Thomas Henry Huxley (1825-1895)
    

    On exerimental philosopy:

     I have not been able to discover the cause of those properties 
     of gravity from phenomena, and I frame no hypotheses. For whatever 
     is not deduc'd from the phenomena, is to be called an hypothesis; 
     and hypotheses, whether metaphysical or physical, whether of occult 
     qualities or mechanical, have no place in experimental philosophy.
    
     Isaac Newton (1642--1727)
    

    On the limitations of atheism

     I am not religious, but I place high value on the religious 
     experience of believers ... those who do not understand what 
     it is to be religious, do not understand what human beings 
     live by. That is why dry atheists seem to me blind and deaf 
     to some forms of profound human experiences ...
    
    Isaiah Berlin (1909--1997)
    

    On skepticism:

     I keep six honest serving-men
     (They taught me all I knew);
     Their names are What and Why and When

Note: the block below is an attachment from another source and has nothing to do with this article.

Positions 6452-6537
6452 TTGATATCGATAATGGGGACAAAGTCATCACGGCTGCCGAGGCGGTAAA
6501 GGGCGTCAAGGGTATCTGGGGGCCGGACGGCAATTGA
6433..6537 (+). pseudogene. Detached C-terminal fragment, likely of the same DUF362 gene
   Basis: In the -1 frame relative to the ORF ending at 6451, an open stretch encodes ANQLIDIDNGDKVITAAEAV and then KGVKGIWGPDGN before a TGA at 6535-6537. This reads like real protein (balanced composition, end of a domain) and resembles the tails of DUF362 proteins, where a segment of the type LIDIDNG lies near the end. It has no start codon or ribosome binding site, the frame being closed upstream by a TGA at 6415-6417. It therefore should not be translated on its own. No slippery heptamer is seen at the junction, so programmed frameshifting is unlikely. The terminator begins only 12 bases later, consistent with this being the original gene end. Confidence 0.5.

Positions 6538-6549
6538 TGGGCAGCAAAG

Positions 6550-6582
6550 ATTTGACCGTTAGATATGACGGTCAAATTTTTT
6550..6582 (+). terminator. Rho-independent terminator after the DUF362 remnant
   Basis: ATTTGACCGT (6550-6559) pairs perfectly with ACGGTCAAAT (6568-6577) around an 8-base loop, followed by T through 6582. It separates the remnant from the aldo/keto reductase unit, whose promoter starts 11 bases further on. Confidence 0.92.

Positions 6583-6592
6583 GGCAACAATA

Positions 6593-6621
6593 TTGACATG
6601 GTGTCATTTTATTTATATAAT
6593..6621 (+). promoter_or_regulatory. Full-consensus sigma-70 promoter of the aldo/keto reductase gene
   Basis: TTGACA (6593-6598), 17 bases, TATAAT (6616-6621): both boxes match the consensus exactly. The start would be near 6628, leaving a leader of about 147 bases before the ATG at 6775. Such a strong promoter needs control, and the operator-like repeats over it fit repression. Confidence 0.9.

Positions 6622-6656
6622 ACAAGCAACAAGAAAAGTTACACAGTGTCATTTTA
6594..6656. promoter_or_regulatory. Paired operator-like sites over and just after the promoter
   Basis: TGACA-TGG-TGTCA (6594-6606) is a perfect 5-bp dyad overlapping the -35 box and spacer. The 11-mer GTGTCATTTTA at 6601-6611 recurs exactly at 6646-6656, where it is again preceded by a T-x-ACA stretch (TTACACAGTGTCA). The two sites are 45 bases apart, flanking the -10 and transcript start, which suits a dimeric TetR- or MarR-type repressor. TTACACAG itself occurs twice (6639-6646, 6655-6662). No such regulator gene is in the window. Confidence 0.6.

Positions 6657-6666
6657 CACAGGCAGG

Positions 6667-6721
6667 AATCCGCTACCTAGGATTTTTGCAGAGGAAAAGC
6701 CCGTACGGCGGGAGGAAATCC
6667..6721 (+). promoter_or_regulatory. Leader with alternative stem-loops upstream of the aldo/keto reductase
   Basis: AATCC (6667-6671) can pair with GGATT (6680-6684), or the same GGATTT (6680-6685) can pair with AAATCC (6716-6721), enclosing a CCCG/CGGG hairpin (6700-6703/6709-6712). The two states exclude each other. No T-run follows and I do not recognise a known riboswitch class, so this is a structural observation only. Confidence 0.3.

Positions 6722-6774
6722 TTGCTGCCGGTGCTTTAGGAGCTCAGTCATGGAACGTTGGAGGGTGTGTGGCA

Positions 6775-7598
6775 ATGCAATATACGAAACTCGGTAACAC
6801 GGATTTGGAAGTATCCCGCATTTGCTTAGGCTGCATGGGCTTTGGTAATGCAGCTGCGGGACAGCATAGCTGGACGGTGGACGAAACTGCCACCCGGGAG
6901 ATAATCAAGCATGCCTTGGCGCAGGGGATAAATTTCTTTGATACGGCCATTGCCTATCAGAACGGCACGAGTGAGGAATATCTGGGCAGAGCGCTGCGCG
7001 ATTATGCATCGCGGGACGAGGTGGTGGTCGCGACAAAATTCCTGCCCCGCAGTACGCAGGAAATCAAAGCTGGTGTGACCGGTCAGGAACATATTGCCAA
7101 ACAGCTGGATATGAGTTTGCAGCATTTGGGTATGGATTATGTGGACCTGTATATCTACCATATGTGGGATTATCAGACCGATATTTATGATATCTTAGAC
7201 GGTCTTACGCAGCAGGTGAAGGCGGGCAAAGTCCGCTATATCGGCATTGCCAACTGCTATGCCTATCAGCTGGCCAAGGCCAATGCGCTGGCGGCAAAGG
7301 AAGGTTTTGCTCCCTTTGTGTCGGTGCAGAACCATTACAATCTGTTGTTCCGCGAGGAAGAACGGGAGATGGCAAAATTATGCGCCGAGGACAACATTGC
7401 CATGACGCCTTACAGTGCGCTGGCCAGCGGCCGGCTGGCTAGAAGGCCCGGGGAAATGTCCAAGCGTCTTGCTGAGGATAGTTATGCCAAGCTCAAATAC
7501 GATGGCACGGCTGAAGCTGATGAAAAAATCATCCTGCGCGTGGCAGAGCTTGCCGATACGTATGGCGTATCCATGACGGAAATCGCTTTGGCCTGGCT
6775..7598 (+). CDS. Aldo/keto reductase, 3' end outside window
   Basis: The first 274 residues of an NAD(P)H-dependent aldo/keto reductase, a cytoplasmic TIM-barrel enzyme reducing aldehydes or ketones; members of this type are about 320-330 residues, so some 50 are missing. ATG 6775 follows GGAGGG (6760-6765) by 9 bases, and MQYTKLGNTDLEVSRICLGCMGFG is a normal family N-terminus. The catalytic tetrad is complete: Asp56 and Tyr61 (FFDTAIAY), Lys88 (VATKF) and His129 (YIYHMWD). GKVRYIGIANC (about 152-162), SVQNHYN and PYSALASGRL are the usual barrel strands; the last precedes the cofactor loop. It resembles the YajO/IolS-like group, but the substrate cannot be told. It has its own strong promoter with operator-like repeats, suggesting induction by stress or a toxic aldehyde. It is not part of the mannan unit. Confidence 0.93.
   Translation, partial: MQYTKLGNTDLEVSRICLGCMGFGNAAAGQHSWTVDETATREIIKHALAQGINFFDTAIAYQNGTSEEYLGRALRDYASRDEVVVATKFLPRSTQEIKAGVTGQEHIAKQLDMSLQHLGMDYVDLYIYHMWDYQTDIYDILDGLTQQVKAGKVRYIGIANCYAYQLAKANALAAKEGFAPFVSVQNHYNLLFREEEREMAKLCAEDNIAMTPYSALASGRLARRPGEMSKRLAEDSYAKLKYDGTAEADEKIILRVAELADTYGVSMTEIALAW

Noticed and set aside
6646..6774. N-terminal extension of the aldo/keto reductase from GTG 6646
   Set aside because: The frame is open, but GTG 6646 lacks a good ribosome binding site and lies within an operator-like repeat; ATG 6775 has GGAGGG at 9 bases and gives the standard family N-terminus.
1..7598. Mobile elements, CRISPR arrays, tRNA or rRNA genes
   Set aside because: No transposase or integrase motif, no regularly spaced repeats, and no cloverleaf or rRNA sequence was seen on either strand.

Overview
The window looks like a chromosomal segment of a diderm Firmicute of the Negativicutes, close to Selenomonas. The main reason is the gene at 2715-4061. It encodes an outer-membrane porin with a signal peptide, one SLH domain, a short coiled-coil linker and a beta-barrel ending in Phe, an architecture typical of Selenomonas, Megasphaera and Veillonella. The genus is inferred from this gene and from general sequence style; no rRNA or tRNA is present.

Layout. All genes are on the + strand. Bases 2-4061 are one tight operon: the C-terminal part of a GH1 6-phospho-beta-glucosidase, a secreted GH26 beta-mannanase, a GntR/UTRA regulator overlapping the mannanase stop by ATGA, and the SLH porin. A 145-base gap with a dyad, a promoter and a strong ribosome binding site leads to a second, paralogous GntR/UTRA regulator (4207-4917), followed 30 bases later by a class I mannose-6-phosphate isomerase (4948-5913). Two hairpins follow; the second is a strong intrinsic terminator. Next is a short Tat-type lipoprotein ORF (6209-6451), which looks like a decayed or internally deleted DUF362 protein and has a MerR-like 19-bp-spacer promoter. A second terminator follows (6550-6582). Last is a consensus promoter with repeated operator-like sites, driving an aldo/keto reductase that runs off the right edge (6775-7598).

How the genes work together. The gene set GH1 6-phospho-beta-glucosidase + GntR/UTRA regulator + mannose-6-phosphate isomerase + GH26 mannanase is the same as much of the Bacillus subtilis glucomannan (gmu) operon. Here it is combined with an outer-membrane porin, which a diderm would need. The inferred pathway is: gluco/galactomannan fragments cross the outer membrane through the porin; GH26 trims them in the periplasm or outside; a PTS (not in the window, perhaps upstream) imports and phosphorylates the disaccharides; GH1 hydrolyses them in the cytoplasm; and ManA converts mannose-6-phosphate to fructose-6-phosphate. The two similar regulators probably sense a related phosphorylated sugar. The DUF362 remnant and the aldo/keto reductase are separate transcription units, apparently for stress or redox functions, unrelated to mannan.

And How and Where and Who.
    
     Rudyard Kipling (1865-1936)
    

    On equivocation:

     Three reasons have been given for attacking Iraq.
     One is to get rid of weapons of mass destruction;
     the second is to destroy the link with al-Qaida;
     the third is to get rid of a bad regime.
     It depends which day of the week you talk to them,
     or perhaps to whom you talk, which one is emphasised.
     My personal opinion is that none of these three matter really.
     The decision to get rid of the regime was made a long time ago;
     it is nothing to do with al-Qaida.
     It is part of a policy of pursuing US dominance.
    
     Joseph Rotblat (1908-2005)
    

    On the importance of never growing up:

     I think physicists are the Peter Pans of the human race.
     They never grow up and they keep their curiosity.
    
     Isidor Isaac Rabi (1898-1988)
    

    On character:

     Nearly all men can stand adversity,
     but if you want to test a man's character,
     give him power.
    
     Abraham Lincoln (1809-1865)
    

    On race:

     an Arab has no superiority over a non-Arab